Across August, September, and October of 2015, I taught a graduate seminar at Royal Roads University, located in Victoria, BC, Canada, as part of their Master of Arts in International and Intercultural Communication (MAIIC). The course was Contemporary Issues in Communication: Cultural Identity. The 38 students enrolled were quite international, as they came from China, Ecuador, Bangladesh, Barbados, and Canada.
On the last day of class, several students asked for photos, so here’s one, although not everyone was present at the time. Imagine another dozen added to the group.
Students prepared small papers on their own linguistic repertoires, examined the ways in which living rooms can display cultural identity, prepared group presentations on case studies about cultural identity. Their major assignments were either applied group projects, or individual papers. The group projects included:
• Hosting an intercultural competence workshop for students in the Pre-Masters Program at RRU
• Designing a brochure for Hainan Drive Travel Association to give to Chinese tourists to Victoria
• Preparing a videotape in collaboration with Indigenous Education & Student Services at RRU about the Lklungen (Songhees) Nation for their own use in public presentations
• Preparing a videotape documenting differences between Chinese dialects for use in teaching Chinese to English speakers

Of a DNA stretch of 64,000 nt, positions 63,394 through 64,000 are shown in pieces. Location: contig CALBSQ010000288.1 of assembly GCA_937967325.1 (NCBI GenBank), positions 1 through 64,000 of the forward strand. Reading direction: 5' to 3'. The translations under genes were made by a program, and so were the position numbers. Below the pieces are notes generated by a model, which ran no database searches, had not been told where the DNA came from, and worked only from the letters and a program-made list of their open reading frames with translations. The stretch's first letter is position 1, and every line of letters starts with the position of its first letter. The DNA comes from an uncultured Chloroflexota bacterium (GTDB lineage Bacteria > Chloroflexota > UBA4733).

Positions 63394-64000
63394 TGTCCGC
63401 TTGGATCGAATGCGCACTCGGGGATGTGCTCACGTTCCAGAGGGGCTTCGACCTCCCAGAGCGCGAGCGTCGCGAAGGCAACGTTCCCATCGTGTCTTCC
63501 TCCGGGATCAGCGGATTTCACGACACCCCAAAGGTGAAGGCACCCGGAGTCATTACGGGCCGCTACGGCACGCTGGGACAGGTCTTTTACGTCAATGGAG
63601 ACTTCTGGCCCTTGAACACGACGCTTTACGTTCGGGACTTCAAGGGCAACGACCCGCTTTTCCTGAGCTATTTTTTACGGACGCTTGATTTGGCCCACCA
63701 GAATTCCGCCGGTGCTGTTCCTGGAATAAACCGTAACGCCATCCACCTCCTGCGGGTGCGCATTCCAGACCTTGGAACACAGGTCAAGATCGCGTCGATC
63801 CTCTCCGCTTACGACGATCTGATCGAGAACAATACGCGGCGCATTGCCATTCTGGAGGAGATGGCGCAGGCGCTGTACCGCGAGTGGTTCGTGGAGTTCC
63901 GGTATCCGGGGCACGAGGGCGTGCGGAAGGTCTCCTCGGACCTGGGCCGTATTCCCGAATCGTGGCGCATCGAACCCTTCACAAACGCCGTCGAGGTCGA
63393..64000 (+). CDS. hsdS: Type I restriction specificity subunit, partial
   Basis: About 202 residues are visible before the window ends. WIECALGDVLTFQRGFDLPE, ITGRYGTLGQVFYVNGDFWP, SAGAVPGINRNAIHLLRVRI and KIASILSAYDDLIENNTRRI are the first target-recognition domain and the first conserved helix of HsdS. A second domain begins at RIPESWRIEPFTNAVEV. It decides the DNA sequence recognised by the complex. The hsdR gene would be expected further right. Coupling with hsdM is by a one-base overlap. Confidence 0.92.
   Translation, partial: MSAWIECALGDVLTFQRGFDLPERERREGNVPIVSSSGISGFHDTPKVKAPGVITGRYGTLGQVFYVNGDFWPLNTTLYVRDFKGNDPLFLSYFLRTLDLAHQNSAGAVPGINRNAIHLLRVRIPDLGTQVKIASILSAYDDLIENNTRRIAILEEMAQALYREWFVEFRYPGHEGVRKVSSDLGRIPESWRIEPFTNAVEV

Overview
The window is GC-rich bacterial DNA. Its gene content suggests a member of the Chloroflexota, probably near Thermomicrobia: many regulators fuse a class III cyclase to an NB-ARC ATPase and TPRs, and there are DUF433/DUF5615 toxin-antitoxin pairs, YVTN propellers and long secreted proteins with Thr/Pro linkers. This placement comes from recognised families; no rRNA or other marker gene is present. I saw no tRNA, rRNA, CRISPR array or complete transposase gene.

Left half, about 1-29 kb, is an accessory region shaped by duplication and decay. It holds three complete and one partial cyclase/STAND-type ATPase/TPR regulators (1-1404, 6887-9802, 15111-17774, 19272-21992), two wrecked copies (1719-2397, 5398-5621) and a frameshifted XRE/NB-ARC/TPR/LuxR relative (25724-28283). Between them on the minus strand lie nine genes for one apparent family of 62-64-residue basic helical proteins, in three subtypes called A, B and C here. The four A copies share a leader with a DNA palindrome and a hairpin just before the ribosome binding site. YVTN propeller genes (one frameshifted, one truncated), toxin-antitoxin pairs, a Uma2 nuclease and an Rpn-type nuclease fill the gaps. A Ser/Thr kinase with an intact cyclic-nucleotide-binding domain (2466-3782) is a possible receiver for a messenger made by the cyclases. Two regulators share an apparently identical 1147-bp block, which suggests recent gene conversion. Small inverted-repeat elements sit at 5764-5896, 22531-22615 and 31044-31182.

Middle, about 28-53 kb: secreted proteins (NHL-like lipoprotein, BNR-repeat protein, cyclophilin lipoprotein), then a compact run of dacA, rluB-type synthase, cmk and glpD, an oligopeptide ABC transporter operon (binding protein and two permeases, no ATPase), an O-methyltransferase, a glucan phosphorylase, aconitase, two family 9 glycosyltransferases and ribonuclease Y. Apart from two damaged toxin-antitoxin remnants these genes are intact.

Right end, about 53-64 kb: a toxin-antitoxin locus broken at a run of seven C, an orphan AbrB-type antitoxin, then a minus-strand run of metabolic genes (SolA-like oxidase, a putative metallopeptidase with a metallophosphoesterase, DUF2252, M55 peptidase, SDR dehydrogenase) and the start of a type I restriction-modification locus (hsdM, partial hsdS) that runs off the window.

• Creating pre-departure orientation materials for the Office of Global Advancement to use in preparing students, staff and faculty for a trip to Ecuador.
While at RRU, I was asked to participate in a public conversation, Communication Matters: Immigration from an Intercultural Communication Perspective. Dr. Juana Du, program head of the on-campus version of the MAIIC, served as host. Other participants were Lisa Selvey and Jingya (Celine) Yang, two students from the course. Follow the link to get to the video, which is now available on YouTube.
One of the highlights of my time at RRU was being able to watch Tom LaFortune carve a totem pole for the campus, and then attending the unveiling ceremony.
I posted last year about the beautiful campus, but this time I lived on campus, with peacocks in the front yard and deer in the backyard, a Japanese garden, and 650 acres of trails available for exploration. A few new photos follow. My thanks to Professor Du for inviting me to her beautiful campus to work with a fascinating group of students!
Wendy Leeds-Hurwitz, Director
Center for Intercultural Dialogue
p.s. In November, Crossroads, the RRU internal publication, just posted a notice about one of the student projects in the course.